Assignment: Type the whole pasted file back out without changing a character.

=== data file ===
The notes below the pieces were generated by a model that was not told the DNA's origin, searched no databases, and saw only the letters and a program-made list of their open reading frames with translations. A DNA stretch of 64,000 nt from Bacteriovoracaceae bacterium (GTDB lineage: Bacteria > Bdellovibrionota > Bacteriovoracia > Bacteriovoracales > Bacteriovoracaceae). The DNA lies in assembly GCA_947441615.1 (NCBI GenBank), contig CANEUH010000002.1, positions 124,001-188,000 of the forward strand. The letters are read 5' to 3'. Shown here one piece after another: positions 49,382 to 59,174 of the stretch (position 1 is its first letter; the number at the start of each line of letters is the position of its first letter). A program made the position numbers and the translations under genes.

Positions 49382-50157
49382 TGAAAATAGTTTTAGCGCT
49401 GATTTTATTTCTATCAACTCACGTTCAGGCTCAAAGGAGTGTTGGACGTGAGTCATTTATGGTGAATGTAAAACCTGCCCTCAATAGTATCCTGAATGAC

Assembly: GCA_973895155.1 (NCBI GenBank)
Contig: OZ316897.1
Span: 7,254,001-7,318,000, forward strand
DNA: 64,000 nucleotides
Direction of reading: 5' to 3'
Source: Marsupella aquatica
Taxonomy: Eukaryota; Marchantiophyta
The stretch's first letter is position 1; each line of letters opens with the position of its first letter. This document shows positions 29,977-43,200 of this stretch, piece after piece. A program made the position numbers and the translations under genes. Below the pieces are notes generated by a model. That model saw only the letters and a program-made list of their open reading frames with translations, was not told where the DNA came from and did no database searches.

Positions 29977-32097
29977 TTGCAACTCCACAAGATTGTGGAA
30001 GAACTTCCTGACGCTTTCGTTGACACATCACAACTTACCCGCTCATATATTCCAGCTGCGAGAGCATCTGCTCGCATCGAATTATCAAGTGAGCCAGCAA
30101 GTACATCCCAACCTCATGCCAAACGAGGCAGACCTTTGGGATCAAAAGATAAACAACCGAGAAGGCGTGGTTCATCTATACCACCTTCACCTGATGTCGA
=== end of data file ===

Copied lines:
The notes below the pieces were generated by a model that was not told the DNA's origin, searched no databases, and saw only the letters and a program-made list of their open reading frames with translations. A DNA stretch of 64,000 nt from Bacteriovoracaceae bacterium (GTDB lineage: Bacteria > Bdellovibrionota > Bacteriovoracia > Bacteriovoracales > Bacteriovoracaceae). The DNA lies in assembly GCA_947441615.1 (NCBI GenBank), contig CANEUH010000002.1, positions 124,001-188,000 of the forward strand. The letters are read 5' to 3'. Shown here one piece after another: positions 49,382 to 59,174 of the stretch (position 1 is its first letter; the number at the start of each line of letters is the position of its first letter). A program made the position numbers and the translations under genes.

Positions 49382-50157
49382 TGAAAATAGTTTTAGCGCT
49401 GATTTTATTTCTATCAACTCACGTTCAGGCTCAAAGGAGTGTTGGACGTGAGTCATTTATGGTGAATGTAAAACCTGCCCTCAATAGTATCCTGAATGAC

Assembly: GCA_973895155.1 (NCBI GenBank)
Contig: OZ316897.1
Span: 7,254,001-7,318,000, forward strand
DNA: 64,000 nucleotides
Direction of reading: 5' to 3'
Source: Marsupella aquatica
Taxonomy: Eukaryota; Marchantiophyta
The stretch's first letter is position 1; each line of letters opens with the position of its first letter. This document shows positions 29,977-43,200 of this stretch, piece after piece. A program made the position numbers and the translations under genes. Below the pieces are notes generated by a model. That model saw only the letters and a program-made list of their open reading frames with translations, was not told where the DNA came from and did no database searches.

Positions 29977-32097
29977 TTGCAACTCCACAAGATTGTGGAA
30001 GAACTTCCTGACGCTTTCGTTGACACATCACAACTTACCCGCTCATATATTCCAGCTGCGAGAGCATCTGCTCGCATCGAATTATCAAGTGAGCCAGCAA
30101 GTACATCCCAACCTCATGCCAAACGAGGCAGACCTTTGGGATCAAAAGATAAACAACCGAGAAGGCGTGGTTCATCTATACCACCTTCACCTGATGTCGA